Recently, I did an educational program on Spend Smart. Eat Smart. for employees at a local public health department. A dietitian in the group shared a way her family could save money on milk: “Get my family to drink more water and not always drink milk.” Some in the group seemed surprised that a dietitian would make that suggestion. What did she actually mean? Her point was that she wants her family members to drink the amount of milk they need nutritionally, but not necessarily more than that.
This brings out a good point when it comes to saving money on food…how much are we actually eating/drinking and is it more than we need? In the case of milk, MyPlate recommends that children ages 2 – 8 need the equivalent of 2 cups (16 ounces) per day and everyone age 9 and over needs the equivalent of 3 cups (24 ounces) of milk per day. At my house, the glasses we usually use hold 12 ounces. If I have two of those each day, I have met the recommended amount. For more information, see dairy – milk, cheese and yogurt.
This concept makes an even bigger money-saving impact when you are talking about meats. The daily recommended meat equivalent is 4 to 5 ounces for children aged 2 to 13, and 5 to 6.5 ounces for teens and adults. When you plan meat for a meal, plan for 2 – 3 ounces per person. This will encourage healthy eating and save you money. For additional information on saving money on meat or other protein foods, see meat and beans.
-contributed by Renee Sweers
My husband started a ‘community sandwich’ option at his worksite. He takes a week’s worth of ingredients for sandwiches (deli meats, sometimes cheese) on Mondays. It’s stored in the frig in the break room and anyone can use the ingredients to make a sandwich. They pay $1.00 per sandwich. Every week he buys a couple of different deli meats (pepper turkey is the most popular). Someone else brings the bread and other fixings. They take the money out of the sandwich ‘kitty’ to fund the ingredients each week. This started as a ‘trial’ run that has helped my husband save money and is so much easier then packing a lunch. Many of his co-workers are appreciating the cost savings and healthier eating as well.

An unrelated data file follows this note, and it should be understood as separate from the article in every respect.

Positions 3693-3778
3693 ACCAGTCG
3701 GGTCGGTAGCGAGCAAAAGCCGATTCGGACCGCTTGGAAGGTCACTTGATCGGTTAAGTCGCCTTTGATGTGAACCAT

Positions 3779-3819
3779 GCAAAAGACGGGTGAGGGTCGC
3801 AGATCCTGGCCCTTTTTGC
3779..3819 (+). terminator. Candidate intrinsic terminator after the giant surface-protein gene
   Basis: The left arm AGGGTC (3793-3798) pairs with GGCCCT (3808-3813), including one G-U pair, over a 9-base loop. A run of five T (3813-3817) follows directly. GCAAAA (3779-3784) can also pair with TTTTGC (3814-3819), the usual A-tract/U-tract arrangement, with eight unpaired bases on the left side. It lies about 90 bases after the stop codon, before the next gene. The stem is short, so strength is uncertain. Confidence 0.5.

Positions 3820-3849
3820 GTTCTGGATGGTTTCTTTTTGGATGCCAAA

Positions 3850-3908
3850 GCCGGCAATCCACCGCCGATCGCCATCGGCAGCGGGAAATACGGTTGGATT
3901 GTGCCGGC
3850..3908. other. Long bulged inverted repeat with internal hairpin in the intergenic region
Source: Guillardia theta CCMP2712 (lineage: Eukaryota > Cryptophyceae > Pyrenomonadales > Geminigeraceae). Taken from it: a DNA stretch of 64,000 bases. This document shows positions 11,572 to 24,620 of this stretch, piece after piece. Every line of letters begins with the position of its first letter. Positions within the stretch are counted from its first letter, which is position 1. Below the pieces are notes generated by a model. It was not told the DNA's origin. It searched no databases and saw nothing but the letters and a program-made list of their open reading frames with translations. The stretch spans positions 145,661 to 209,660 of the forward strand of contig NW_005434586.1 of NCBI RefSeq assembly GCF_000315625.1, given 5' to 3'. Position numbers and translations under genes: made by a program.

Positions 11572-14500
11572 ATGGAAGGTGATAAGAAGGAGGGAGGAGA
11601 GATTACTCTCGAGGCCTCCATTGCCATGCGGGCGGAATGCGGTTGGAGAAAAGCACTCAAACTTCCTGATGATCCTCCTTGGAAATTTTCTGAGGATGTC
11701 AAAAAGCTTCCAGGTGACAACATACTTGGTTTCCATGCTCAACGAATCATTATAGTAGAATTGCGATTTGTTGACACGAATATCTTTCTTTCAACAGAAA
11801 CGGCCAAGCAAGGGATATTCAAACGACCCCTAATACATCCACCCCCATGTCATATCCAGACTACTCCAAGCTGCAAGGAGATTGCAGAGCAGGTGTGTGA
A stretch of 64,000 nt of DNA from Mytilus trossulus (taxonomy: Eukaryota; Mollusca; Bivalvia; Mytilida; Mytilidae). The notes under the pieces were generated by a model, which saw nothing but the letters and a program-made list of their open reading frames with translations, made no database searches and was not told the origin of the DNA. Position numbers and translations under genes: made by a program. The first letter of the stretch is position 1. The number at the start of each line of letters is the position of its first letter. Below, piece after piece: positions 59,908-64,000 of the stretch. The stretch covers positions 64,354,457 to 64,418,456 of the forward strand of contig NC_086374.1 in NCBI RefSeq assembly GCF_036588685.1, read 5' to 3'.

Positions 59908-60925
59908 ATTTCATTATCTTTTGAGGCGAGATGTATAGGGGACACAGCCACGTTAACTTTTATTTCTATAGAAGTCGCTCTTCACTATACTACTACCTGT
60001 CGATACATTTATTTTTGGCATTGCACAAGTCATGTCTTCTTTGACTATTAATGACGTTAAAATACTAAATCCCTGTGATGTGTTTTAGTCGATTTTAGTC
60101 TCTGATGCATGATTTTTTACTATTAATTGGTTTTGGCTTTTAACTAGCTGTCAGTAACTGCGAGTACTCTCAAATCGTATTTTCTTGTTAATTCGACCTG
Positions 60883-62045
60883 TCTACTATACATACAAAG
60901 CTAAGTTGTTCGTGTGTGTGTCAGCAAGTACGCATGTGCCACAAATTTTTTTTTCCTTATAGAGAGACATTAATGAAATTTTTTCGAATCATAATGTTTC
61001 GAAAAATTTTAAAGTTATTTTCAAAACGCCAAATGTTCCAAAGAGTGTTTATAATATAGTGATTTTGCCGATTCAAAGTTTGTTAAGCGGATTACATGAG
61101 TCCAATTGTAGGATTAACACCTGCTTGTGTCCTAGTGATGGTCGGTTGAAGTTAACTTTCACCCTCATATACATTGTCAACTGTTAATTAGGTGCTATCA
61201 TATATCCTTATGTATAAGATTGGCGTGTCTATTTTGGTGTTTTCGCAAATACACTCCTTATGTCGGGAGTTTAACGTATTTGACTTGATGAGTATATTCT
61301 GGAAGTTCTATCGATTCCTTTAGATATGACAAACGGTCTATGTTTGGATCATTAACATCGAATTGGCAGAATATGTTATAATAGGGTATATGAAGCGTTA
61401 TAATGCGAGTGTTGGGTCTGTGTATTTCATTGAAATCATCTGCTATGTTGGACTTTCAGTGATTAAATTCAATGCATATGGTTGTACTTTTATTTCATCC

-contributed by Renee
If you haven’t tried the skillet lasagna recipe from the Spend Smart. Eat Smart website, I highly recommend it. Here’s why I like it:
- It’s a nutritious tasty recipe that only costs $.75 per serving.
- You can make it on top of the stove or in an electric skillet. I don’t like to use the oven in the summer so this is a perfect ‘no oven’ hot dish.
- It’s easy. There are not very many ingredients and you don’t have to cook the noodles first…saves on dirty dishes and time.
- It tastes good, I recently made it when my 20 year old son and 3 of his friends were at the house. They all loved it.
- It’s a very versatile recipe. My youngest son loves meat and likes it with a bit more meat in it. The original recipe calls for 1/2 pound of ground beef. Since it makes 8 1-cup servings, that provides 1 ounce meat per serving. If you double the meat you really aren’t overdoing the protein, it will provide 2 ounces per 1 cup serving. This will increase the cost to about $.90 – $.95 per serving — still a really good buy. You can also make this recipe without any meat at all.
My personal cooking tips:
- My family has a favorite spaghetti sauce brand that comes in a jar, but for this recipe I use a store or generic brand canned sauce (28 ounce can). It costs less and still tastes great.
- I stir in 1/2 teaspoon Italian seasoning and 1/4 teaspoon garlic powder to the cottage cheese before spooning it on.